Late start from the cabin as Jeff’s tent and sleeping bag needed condensation to dry from them. For those wondering, condensation forms on the inside of a tent when the warmth and humidity from the camper hits the cool tent forming a thin coating of water. If the sleeping bag comes into contact with the walls, the water leaches into the bag. If the bag is damp it loses insulation value. Carrying a wet tent weighs more and, if not dried, can mildew.
The wildflowers were once again lovely. We walked through many meadows and crossed a lot of creeks and streams. We had to ford a wide stream and, as I had clean socks on, I elected to remove my shoes and socks and cross barefoot. Oh my goodness! The water was so cold my feet were numb upon reaching the shore. Hurt! I almost cried from the cold. I do not know why I bothered as I slipped and dropped a foot into a different stream and then I missed the shore and my foot went into a bog complete with sticky black mud. Wet shoes the rest of the day.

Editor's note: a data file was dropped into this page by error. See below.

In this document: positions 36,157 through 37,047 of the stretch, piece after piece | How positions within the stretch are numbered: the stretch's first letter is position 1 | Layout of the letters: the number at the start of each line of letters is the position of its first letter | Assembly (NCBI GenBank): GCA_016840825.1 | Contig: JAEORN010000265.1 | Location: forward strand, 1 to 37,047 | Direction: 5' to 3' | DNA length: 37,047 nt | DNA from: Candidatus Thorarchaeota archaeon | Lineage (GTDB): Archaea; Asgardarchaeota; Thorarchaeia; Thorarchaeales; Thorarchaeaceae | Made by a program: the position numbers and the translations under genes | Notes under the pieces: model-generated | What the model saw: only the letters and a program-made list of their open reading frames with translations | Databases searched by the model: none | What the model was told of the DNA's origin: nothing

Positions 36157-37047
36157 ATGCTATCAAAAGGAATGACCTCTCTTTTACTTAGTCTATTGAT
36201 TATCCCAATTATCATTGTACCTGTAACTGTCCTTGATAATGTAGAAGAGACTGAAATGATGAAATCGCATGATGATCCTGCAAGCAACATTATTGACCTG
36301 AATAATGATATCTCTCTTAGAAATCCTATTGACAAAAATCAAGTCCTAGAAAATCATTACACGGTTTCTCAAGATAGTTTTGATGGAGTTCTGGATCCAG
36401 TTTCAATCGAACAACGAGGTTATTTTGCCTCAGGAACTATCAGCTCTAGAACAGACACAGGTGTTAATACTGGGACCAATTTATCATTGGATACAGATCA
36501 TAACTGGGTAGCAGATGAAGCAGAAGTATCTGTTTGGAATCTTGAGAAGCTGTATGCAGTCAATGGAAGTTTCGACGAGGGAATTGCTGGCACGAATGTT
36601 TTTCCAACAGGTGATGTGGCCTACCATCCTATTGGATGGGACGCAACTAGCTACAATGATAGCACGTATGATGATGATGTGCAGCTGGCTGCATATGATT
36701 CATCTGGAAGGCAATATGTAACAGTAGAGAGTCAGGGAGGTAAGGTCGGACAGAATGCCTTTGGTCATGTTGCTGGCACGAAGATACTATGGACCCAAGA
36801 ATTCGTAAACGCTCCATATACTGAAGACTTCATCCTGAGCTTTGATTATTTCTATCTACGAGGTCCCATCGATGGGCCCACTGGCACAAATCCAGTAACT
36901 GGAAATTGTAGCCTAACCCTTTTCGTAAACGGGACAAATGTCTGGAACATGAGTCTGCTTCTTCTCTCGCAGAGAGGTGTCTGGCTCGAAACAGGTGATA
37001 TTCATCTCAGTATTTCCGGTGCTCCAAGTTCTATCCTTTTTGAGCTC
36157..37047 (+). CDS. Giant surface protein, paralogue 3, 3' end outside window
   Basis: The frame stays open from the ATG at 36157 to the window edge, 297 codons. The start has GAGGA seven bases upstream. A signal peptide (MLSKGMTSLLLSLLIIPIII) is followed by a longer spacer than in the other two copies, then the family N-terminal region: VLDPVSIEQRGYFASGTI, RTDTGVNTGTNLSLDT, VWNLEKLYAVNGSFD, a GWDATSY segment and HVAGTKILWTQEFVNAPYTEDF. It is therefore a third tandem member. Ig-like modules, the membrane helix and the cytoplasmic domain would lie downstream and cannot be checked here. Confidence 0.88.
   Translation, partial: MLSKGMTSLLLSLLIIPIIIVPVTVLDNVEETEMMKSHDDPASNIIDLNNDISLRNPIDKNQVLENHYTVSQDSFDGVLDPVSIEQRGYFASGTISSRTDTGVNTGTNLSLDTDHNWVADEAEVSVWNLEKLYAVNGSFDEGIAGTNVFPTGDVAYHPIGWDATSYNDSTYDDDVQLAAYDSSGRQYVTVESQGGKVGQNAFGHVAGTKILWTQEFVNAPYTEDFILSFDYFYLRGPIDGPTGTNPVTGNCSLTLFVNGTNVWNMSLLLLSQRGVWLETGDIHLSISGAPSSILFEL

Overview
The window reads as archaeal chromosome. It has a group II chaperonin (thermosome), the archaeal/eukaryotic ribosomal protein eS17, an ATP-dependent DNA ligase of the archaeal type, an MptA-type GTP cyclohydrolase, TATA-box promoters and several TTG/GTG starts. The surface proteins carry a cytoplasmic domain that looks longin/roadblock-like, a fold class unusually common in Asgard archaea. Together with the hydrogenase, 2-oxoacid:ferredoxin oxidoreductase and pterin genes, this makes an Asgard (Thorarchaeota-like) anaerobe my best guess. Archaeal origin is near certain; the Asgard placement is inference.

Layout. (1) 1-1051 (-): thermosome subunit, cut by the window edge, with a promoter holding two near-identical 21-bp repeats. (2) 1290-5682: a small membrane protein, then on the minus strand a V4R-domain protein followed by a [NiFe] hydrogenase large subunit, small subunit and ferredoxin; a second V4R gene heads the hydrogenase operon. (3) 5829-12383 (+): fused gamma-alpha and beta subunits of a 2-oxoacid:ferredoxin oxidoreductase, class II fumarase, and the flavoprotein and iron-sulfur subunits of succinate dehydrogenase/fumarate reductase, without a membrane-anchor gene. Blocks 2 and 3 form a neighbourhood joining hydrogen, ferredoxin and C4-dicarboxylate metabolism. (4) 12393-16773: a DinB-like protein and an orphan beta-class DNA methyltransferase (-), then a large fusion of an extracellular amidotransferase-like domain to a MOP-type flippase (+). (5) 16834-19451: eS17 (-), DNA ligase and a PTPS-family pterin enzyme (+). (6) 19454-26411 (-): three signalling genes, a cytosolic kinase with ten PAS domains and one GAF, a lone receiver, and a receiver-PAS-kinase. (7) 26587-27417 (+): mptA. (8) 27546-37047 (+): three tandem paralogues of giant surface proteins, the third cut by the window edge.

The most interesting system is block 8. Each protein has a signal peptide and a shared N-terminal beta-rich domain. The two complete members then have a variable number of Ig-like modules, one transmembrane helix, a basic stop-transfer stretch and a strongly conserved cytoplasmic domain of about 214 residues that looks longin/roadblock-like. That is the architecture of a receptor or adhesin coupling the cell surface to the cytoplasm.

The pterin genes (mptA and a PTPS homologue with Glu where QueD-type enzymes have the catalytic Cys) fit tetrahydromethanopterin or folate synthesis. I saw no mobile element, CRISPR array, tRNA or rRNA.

It was in the 80s today and hot as we crossed the meadows. We came upon a couple camping and then noticed 4 white tents in the distance and finally within 2 miles came across a horse camp. There are horseback tours from Yellowstone that go out for 5-6 days. They offered us coffee but we declined.
Our intent was to hike 21+ miles today with a climb over 6 miles and 2000 feet at the end of the day. I talked Jeff into camping 6 miles early so we could tackle the climb when we are fresh in the morning. It was a very tiring day.
After setting up camp we both took all of our shoes and socks to the stream to wash. I am hoping we were able to clean them enough to keep them from feeling like cardboard. We’ll know soon as they are hanging in trees drying.